Pathophysiology of Nonalcoholic Fatty Liver Disease/Nonalcoholic Steatohepatitis.

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Clinics in liver disease


Fibrosis; Genetic factors; Inflammation; Nonalcoholic fatty liver disease (NAFLD); Nonalcoholic steatohepatitis (NASH); Adipokines/metabolism; Adipose Tissue/physiopathology; Endoplasmic Reticulum Stress; Hepatic Stellate Cells/physiology; Humans; Iron/metabolism; Kupffer Cells/physiology; Lipid Metabolism; Macrophages/physiology; Non-alcoholic Fatty Liver Disease/etiology; Non-alcoholic Fatty Liver Disease/genetics; Non-alcoholic Fatty Liver Disease/physiopathology; Oxidative Stress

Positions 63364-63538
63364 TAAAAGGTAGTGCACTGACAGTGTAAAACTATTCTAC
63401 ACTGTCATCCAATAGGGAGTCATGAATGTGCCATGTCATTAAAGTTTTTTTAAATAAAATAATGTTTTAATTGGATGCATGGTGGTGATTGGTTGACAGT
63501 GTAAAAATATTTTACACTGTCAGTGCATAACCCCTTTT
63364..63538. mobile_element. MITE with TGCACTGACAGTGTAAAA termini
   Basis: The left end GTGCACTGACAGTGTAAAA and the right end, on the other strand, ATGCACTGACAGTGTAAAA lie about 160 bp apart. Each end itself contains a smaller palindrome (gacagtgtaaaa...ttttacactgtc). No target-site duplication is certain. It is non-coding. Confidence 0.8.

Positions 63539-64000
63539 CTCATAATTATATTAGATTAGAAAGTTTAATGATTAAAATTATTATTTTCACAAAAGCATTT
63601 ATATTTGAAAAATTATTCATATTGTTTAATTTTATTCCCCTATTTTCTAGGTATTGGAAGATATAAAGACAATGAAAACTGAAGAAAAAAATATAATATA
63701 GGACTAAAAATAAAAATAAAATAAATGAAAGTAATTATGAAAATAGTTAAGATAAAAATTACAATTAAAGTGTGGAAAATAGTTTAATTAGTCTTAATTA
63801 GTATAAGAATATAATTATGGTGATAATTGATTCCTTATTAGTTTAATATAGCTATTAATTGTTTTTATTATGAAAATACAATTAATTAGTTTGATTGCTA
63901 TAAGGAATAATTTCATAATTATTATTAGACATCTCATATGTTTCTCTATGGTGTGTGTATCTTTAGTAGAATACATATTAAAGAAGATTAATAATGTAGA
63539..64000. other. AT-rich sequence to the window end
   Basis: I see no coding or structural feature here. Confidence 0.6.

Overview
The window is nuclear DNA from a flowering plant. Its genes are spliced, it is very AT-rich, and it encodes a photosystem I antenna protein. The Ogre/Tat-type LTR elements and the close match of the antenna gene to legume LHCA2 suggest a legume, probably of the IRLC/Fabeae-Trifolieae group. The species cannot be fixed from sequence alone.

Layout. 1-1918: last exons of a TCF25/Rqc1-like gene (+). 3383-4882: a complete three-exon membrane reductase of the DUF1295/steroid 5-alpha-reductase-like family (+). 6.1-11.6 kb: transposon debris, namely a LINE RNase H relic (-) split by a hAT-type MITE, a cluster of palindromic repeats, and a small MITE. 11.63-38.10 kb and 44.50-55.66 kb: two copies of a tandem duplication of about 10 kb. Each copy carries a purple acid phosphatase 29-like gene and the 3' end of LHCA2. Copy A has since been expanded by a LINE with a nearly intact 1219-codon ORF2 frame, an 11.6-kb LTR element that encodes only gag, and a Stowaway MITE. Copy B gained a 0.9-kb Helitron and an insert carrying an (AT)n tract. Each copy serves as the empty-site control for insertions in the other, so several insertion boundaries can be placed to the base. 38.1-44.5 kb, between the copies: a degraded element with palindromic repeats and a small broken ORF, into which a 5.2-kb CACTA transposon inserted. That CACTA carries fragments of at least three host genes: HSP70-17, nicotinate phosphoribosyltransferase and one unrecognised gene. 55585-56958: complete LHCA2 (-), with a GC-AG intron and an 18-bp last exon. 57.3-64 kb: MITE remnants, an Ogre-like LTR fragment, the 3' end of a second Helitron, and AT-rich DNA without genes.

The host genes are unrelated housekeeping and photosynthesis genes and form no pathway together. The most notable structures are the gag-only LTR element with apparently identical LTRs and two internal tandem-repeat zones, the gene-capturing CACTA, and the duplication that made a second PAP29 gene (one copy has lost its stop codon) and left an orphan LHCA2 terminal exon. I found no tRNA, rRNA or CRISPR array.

Nonalcoholic fatty liver disease (NAFLD) encompasses a spectrum of liver disorders ranging from hepatic steatosis to nonalcoholic steatohepatitis (NASH) and ultimately may lead to cirrhosis. Hepatic steatosis or fatty liver is defined as increased accumulation of lipids in hepatocytes and results from increased production or reduced clearance of hepatic triglycerides or fatty acids. Fatty liver can progress to NASH in a significant proportion of subjects. NASH is a necroinflammatory liver disease governed by multiple pathways that are not completely elucidated. This review describes the main mechanisms that have been reported to contribute to the pathophysiology of NAFLD and NASH.

Clinical Institute

Digestive Health